Friday, May 20, 2011

10 Ways to Get More Candid Feedback (and 5 ways if you really can’t handle the truth)


feed•back/ˈfēdˌbak/Noun

Information about reactions to a product, a person's performance of a task, etc., used as a basis for improvement.

We all know how important feedback is, right? It’s the breakfast of champions and all that. However, it’s awful darn hard to get. People generally aren’t good at giving it. It’s hard to do; people often get defensive, and we don’t want to hurt anyone’s feelings.

However – if you really want feedback, there are ways to get it. Just make sure you can handle the truth.

Looking beyond the obvious, here’s 10 ways to get more candid feedback:

1. Ask a recruiter. Good recruiters make their living sizing candidates up quickly. They can take a look at your resume and after a 15 minute phone screen, have a pretty good idea about your strengths and weaknesses. However, you have to ask them for a candid, constructive, brutally honest assessment. Then, just listen, keep your mouth shut, and say thank-you. In fact, that’s a good formula for how to receive any kind of feedback. There will be a test on this later.

2. Take a multi-rater assessment. These are basically a survey, often administered by a third party for a fee, that asks your boss, peers, and employees (if you have them) for ratings and comments regarding your behaviors and or skills. Although some reports are self-explanatory, it’s usually better to have a certified feedback giver help you sort through the results.

3. Try Feedforward. See Marshall Goldsmith’s explanation. It’s actually an alternative to feedback, but you get the same constructive information.

4. Try the 10/10 Technique. First, identify something you want to improve – say leading a meeting, delegating, listening, or conducting a one on one. Then, at the end of an interaction with someone, (it only takes about 10 minutes), ask the question: “On a scale of 1-10, how would you rate my listening skills?” Usually the answer is not a perfect 10, because you already know it’s something you need to get better at. If it’s anything less than 10, ask the follow-up question: “What would I need to do for you to rate me a 10?”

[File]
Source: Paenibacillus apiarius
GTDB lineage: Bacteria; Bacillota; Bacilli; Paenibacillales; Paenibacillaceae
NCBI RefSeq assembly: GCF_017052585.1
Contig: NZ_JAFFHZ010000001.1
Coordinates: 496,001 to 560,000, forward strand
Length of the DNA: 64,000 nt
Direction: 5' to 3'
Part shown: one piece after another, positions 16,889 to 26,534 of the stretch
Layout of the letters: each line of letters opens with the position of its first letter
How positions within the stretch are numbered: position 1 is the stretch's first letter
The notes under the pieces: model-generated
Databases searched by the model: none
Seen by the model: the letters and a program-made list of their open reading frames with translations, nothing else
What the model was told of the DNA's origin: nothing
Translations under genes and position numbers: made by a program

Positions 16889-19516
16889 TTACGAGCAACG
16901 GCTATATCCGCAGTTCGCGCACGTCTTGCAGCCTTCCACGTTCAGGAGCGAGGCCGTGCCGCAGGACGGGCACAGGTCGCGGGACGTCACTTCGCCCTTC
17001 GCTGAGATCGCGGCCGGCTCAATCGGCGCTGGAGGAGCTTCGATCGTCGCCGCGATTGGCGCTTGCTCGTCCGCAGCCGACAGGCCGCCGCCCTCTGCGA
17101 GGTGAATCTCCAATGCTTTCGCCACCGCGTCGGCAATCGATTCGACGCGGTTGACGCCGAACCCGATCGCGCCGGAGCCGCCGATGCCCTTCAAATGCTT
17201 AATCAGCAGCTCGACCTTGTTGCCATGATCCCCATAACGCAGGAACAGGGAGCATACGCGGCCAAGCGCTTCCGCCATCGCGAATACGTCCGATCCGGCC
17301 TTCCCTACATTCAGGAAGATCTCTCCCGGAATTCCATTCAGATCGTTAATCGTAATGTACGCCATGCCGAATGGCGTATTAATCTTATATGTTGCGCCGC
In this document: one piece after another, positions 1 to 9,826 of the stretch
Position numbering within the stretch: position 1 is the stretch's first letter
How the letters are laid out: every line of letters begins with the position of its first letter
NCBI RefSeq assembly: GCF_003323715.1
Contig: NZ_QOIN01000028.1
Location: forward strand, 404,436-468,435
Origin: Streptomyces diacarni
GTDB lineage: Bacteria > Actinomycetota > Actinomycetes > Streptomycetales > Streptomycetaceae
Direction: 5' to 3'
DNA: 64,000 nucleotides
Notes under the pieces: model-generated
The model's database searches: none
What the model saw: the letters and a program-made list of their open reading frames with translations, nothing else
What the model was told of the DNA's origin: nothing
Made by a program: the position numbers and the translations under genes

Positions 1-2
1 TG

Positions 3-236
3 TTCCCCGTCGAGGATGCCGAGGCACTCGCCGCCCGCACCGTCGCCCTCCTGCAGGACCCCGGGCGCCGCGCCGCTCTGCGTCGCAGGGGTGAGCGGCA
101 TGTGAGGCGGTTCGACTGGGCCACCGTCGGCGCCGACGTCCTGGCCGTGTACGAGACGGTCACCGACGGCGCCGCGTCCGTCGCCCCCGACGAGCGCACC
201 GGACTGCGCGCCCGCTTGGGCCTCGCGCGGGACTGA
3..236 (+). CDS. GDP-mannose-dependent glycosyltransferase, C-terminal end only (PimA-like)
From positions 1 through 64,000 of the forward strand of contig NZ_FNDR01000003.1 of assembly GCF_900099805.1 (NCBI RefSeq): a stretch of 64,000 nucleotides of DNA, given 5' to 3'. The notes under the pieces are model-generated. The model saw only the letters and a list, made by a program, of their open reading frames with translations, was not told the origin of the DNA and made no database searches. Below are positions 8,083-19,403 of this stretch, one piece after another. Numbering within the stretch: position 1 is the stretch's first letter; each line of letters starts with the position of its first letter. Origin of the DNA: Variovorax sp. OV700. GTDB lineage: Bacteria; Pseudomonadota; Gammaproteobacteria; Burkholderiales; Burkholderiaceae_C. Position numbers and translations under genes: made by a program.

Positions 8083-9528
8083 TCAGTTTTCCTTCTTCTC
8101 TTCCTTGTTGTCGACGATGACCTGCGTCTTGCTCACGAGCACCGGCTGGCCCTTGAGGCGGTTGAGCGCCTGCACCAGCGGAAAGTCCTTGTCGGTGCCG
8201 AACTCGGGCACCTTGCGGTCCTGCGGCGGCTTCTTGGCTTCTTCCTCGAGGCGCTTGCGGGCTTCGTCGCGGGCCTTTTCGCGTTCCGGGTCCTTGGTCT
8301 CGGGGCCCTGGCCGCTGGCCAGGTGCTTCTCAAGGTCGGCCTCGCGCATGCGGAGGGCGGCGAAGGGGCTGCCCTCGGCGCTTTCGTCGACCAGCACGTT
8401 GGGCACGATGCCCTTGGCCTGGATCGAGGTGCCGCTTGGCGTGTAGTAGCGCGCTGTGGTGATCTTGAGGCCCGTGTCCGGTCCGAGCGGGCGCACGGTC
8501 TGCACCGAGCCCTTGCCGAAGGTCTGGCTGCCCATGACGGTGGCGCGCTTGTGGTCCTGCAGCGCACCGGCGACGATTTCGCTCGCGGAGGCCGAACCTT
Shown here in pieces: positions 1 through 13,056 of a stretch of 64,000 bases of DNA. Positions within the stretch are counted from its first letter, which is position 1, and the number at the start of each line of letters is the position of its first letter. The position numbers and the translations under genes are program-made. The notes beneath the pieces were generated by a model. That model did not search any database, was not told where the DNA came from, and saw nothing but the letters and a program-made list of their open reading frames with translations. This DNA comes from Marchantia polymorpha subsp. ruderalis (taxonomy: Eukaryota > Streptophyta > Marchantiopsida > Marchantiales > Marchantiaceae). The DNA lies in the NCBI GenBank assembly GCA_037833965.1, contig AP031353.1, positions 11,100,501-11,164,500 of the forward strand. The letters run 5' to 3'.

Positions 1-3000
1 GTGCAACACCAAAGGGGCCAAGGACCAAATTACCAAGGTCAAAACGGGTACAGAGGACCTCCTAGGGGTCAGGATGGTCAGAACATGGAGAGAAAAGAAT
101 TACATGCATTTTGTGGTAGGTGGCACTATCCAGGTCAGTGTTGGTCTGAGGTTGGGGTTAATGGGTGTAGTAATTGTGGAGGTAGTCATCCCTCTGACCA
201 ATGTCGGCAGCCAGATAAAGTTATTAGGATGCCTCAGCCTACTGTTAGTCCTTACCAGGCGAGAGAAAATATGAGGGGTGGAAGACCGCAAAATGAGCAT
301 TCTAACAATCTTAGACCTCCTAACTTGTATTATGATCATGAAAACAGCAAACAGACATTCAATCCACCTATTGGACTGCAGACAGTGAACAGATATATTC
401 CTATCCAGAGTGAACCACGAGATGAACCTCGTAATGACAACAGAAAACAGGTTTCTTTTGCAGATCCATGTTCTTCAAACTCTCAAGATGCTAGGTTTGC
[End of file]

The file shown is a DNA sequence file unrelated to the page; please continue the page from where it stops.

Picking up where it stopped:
It works well because it gives you very specific ideas for improvement, in terms of what’s important to the other person. It opens up dialog in a non-threatening way, builds trust, and creates a win-win developmental partnership.

5. Watch yourself on video. This used to be a terrifying way to learn about yourself, although in the age of YouTube, perhaps we’re getting used to seeing ourselves on camera. It’s even better if you have a coach or trainer watch with you to point things out and offer tips for improvement. Better yet, have a bunch of friends over and break out the popcorn and beer.

6. Have someone conduct a stakeholder assessment for you. You can read the full explanation, but it’s kind of like hiring an investigative reporter to interview people to find out what you’re like to work with.

7. Take a validated, reliable personality assessment. Try the Hogan, MBTI, DISC, or others and again, have someone help your interpret the results.

8. Interviews. Again, like with getting feedback from a recruiter, you really have to ask in a nice way, and make sure you do what? That’s right, listen, keep your mouth shut, and say thank-you. Even if you’re not looking for a job, it’s a good idea to go on a practice interview every so often.

9. Ask your boss this question: “Not that I’m going anywhere, but if you had to replace me, what would you look for in the ideal candidate?” It’s a little risky, because you don’t want to give your boss any ideas, but if you have a lot of confidence, you could pull it off. I did this once and was able to drag some very useful information out of my manager that helped me identify some areas I needed to shore up.

10. Ask your teenage kids. I saved this one for last, because it’s the most brutal kind of feedback of all! It’s only for the very brave-hearted and thick-skinned.

I once had a VP tell me "I hate feedback". I had to admire his honesty. Actually, a lot of us do, we just won't admit it. So, if you really don’t want to find out about your weaknesses, and would prefer to keep your head blissfully buried in the sand, then use any or all of these 5 methods:

1. Ask your co-workers, friends, or family members. They can always be counted on to tell you exactly what you want to hear. Thank God for that – after all, who wants to surround ourselves with people that do nothing but criticize us?

2. Performance appraisals. These are usually a candy-coated pack of lies. Yes, if you read between the lines you might be able to pull out a nugget, but managers have gotten really good at covering up what they really think with useless weasel words.

3. Take a strengths finder assessment. People love these things because they make them feel good about themselves. Better yet, take them as a team and you can all feel good about each other. Kumbaya.